I do hope I'm wrong, but if this beast of a government program, which will fundamentally change the relationship of Americans to their government to an extent never before achieved, passes on the basis of wishful thinking and a desire for something else... anything else... I fully expect the American experiment to move rapidly toward failure.

Posted by: Justin Katz at November 8, 2009 4:57 PM

Be at the Providence Marriott Monday at 8:00am to let Senator Whitehouse know that we oppose government takeover of 1/6th of our economy. Go to work an hour late. Time to step it up.

Posted by: MadMom at November 8, 2009 5:01 PM

Let's talk about the VA. It has been some years since any close association and I don't wish to be thought of as speaking poorly of injured veterans.

For many years the VA couldn't attract really qualified doctors because the pay was miserably low (is this a precursor of the future?). Maintenance was abyssmally poor and the staffs would organize rat patrols (the same was true of Boston City Hospital, now taken over by a university and renamed). Most of the staff saw themselves as caregivers to homeless alcoholics. Veterans who had health insurance went elsewhere.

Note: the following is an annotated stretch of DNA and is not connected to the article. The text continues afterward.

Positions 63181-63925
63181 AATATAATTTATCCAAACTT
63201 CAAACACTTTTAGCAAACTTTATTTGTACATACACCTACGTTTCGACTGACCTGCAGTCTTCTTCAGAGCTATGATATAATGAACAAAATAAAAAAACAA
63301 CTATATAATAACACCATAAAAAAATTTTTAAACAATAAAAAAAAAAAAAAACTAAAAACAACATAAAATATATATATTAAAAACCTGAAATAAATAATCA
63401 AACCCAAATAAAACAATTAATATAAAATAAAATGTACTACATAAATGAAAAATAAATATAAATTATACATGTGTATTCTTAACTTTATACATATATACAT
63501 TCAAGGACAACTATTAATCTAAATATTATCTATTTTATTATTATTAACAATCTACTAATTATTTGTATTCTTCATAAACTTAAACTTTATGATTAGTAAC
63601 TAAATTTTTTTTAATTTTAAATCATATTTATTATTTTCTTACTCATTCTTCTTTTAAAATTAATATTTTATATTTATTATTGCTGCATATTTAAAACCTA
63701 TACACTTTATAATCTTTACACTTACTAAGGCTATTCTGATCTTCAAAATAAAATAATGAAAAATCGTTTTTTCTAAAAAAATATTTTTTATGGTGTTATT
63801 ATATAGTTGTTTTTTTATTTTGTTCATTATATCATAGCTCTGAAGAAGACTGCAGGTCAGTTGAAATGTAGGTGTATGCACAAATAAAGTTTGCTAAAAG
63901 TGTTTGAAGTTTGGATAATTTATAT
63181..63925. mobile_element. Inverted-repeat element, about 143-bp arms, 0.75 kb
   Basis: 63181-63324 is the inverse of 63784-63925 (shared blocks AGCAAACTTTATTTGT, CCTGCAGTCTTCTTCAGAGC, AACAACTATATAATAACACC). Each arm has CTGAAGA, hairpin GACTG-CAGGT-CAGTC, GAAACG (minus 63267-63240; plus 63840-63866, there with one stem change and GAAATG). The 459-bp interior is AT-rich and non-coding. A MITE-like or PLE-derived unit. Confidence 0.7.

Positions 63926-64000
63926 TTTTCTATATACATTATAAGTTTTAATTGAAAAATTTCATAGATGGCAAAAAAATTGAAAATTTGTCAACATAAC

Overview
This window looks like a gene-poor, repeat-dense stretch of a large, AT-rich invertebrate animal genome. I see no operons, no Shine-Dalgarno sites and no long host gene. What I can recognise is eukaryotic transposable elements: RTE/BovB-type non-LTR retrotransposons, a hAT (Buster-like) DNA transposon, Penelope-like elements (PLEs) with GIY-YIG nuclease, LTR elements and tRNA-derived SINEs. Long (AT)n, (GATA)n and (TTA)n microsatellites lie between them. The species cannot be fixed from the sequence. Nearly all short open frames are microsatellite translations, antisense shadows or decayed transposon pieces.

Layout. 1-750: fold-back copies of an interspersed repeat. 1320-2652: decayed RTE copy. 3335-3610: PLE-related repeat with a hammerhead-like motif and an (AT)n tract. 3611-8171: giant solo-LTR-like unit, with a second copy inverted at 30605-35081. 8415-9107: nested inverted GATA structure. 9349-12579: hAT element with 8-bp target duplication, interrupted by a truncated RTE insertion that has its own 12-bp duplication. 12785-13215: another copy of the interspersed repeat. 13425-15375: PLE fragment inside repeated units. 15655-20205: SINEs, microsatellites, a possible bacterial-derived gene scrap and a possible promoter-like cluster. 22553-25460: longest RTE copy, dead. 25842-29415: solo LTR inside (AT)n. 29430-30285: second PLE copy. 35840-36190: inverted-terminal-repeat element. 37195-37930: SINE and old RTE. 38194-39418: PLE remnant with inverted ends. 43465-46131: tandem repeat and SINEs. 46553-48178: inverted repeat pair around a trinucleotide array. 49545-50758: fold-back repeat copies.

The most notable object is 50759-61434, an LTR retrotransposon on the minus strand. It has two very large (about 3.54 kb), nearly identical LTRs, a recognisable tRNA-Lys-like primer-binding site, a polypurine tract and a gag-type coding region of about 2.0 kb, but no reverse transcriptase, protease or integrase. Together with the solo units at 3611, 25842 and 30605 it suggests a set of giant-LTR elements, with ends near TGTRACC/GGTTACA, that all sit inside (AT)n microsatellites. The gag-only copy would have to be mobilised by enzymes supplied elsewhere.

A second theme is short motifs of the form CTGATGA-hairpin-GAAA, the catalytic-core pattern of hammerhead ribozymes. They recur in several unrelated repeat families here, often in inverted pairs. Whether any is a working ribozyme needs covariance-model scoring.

VA also had an "opt out" plan. If a patient required treatment that they couldn't provide, the patient woould be sent to a private hospital.

Admittedly, my "experience" comes from dating a few of the female docs there, but there it is.

I have been in government operated nursing homes, they stink of urine and the patients have bed sores the size of pancakes. Please, let me go in my sleep.

Posted by: Warrington Faust at November 8, 2009 5:27 PM